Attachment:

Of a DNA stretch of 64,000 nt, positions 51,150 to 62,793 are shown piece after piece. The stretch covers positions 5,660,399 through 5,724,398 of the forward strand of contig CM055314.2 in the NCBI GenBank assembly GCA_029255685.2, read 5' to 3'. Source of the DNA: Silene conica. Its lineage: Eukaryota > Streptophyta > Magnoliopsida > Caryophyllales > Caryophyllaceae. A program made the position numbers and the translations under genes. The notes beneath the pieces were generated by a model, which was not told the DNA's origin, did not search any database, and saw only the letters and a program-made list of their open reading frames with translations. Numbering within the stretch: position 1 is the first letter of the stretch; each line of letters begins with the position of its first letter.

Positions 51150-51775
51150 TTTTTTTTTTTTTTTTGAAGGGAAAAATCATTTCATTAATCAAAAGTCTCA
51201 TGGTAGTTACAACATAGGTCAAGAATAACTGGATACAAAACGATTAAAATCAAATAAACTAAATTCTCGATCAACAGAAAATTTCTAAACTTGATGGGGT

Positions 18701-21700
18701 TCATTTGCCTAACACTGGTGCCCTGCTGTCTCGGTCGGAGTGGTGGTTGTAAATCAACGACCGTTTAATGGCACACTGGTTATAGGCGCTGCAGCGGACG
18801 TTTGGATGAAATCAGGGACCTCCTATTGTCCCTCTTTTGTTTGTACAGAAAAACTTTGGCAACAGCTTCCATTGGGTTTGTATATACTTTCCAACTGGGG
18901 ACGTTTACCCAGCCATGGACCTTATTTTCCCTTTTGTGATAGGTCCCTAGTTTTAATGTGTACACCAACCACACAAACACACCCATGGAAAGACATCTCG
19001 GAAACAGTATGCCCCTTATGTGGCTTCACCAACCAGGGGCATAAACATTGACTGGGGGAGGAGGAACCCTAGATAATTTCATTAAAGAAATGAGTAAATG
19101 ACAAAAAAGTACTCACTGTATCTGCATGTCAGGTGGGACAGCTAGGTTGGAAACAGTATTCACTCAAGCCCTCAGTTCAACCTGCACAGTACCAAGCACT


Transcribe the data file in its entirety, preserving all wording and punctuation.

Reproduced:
Of a DNA stretch of 64,000 nt, positions 51,150 to 62,793 are shown piece after piece. The stretch covers positions 5,660,399 through 5,724,398 of the forward strand of contig CM055314.2 in the NCBI GenBank assembly GCA_029255685.2, read 5' to 3'. Source of the DNA: Silene conica. Its lineage: Eukaryota > Streptophyta > Magnoliopsida > Caryophyllales > Caryophyllaceae. A program made the position numbers and the translations under genes. The notes beneath the pieces were generated by a model, which was not told the DNA's origin, did not search any database, and saw only the letters and a program-made list of their open reading frames with translations. Numbering within the stretch: position 1 is the first letter of the stretch; each line of letters begins with the position of its first letter.

Positions 51150-51775
51150 TTTTTTTTTTTTTTTTGAAGGGAAAAATCATTTCATTAATCAAAAGTCTCA
51201 TGGTAGTTACAACATAGGTCAAGAATAACTGGATACAAAACGATTAAAATCAAATAAACTAAATTCTCGATCAACAGAAAATTTCTAAACTTGATGGGGT

Positions 18701-21700
18701 TCATTTGCCTAACACTGGTGCCCTGCTGTCTCGGTCGGAGTGGTGGTTGTAAATCAACGACCGTTTAATGGCACACTGGTTATAGGCGCTGCAGCGGACG
18801 TTTGGATGAAATCAGGGACCTCCTATTGTCCCTCTTTTGTTTGTACAGAAAAACTTTGGCAACAGCTTCCATTGGGTTTGTATATACTTTCCAACTGGGG
18901 ACGTTTACCCAGCCATGGACCTTATTTTCCCTTTTGTGATAGGTCCCTAGTTTTAATGTGTACACCAACCACACAAACACACCCATGGAAAGACATCTCG
19001 GAAACAGTATGCCCCTTATGTGGCTTCACCAACCAGGGGCATAAACATTGACTGGGGGAGGAGGAACCCTAGATAATTTCATTAAAGAAATGAGTAAATG
19101 ACAAAAAAGTACTCACTGTATCTGCATGTCAGGTGGGACAGCTAGGTTGGAAACAGTATTCACTCAAGCCCTCAGTTCAACCTGCACAGTACCAAGCACT